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dc.contributor.authorSimonet, Miquel
dc.contributor.authorAmengual, Mark
dc.date.accessioned2020-05-19T21:30:29Z
dc.date.available2020-05-19T21:30:29Z
dc.date.issued2020-04
dc.identifier.citationSimonet, M., & Amengual, M. (2020). Increased language co-activation leads to enhanced cross-linguistic phonetic convergence. International Journal of Bilingualism, 24(2), 208–221. https://doi.org/10.1177/1367006919826388en_US
dc.identifier.issn1367-0069
dc.identifier.doi10.1177/1367006919826388
dc.identifier.urihttp://hdl.handle.net/10150/641342
dc.description.abstractPurpose: This study investigates the effects of bilingual language modes (or settings) on the speech production patterns of a group of early Catalan/Spanish bilinguals from Majorca, Spain. Our main research question was as follows: Are bilingual speech patterns modulated by the level of (co-)activation of a bilingual’s two languages? Design: Bilingual participants were classified as a function of their linguistic experience (or dominance), from Catalan- to Spanish-dominant. Subsequently, we recorded their speech in two experimental settings: a unilingual setting in which only Catalan words were uttered, and a bilingual setting in which both Catalan and Spanish words (cognates) were produced in random order. Data and Analysis: The study examined the acoustic realization of Spanish and Catalan unstressed /a/, which surfaces as [a] in Spanish but is reduced to schwa, [ə], in Catalan. The acoustic characteristics of unstressed /a/ were explored across the two languages and the two experimental settings. Findings: Catalan unstressed /a/, which was similarly reduced to schwa in the speech of all participants, became slightly more similar to Spanish unstressed /a/ (i.e., it had a higher first formant) when produced alongside Spanish words (bilingual setting) than when produced in a Catalan unilingual setting. There were no effects of linguistic experience, and the effects of setting did not interact with experience. Originality: Very few studies have reported effects of dynamic cross-linguistic interference in phonetic production, and even fewer have reported them with a phonetic variable resulting from a language-specific phonological process (unstressed vowel reduction) rather than a phonemic contrast. Implications: These findings suggest that cross-linguistic interaction is dynamic and modulated by language activation, and that an absence of dominance effects does not necessarily entail an absence of online cross-linguistic phonetic influence.en_US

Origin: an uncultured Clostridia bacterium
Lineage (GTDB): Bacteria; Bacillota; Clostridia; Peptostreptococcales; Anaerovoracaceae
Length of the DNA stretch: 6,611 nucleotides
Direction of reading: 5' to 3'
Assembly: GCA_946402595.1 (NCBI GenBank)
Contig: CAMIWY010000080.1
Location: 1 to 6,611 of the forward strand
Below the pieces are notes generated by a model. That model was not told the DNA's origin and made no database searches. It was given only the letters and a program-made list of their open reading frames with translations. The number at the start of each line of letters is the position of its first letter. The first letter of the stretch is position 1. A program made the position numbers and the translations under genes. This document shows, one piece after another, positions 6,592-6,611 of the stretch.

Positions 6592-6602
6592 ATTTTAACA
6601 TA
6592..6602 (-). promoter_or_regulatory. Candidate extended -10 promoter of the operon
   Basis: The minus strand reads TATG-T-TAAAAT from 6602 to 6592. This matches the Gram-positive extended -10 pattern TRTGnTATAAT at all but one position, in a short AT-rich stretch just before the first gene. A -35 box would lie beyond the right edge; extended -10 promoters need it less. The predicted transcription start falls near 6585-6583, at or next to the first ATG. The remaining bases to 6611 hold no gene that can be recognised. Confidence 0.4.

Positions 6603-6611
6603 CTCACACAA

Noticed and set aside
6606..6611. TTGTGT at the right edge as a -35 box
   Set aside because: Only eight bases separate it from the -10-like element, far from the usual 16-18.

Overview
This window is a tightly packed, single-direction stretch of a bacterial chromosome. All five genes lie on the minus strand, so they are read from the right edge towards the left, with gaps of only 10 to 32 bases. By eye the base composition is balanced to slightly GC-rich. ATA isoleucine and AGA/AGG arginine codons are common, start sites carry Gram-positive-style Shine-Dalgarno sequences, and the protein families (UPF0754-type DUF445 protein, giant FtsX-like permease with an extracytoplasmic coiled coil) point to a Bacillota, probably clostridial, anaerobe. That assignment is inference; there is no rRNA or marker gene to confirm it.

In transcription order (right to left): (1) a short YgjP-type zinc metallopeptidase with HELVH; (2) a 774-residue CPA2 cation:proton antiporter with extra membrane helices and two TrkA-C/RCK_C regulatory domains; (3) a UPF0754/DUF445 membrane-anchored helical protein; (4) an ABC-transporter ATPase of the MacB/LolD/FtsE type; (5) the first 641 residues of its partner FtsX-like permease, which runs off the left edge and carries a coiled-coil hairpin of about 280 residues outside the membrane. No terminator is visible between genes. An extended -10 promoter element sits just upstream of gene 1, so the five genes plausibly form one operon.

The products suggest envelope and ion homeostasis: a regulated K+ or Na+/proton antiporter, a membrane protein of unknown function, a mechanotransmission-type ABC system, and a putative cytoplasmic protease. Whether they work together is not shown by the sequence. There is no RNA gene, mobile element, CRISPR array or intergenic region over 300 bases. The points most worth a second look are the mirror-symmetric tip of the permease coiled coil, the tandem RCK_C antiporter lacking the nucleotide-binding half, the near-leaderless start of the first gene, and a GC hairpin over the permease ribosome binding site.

dc.language.isoenen_US
dc.publisherSAGE PUBLICATIONS LTDen_US
dc.rights© The Author(s) 2019en_US
dc.rights.urihttp://journals.sagepub.com/page/policies/text-and-data-mining-licenseen_US
dc.subjectPhoneticsen_US
dc.subjectcross-linguistic influenceen_US
dc.subjectunstressed vowel reductionen_US
dc.subjectbilingual language modesen_US
dc.subjectCatalanen_US
dc.subjectSpanishen_US
dc.titleIncreased language co-activation leads to enhanced cross-linguistic phonetic convergenceen_US
dc.typeArticleen_US
dc.identifier.eissn1756-6878
dc.contributor.departmentUniv Arizona, Spanish & Appl Linguisten_US
dc.identifier.journalINTERNATIONAL JOURNAL OF BILINGUALISMen_US
dc.description.collectioninformationThis item from the UA Faculty Publications collection is made available by the University of Arizona with support from the University of Arizona Libraries. If you have questions, please contact us at repository@u.library.arizona.edu.en_US
dc.eprint.versionFinal accepted manuscripten_US
dc.source.journaltitleInternational Journal of Bilingualism
dc.source.volume24
dc.source.issue2
dc.source.beginpage208
dc.source.endpage221
refterms.dateFOA2020-05-19T21:30:31Z


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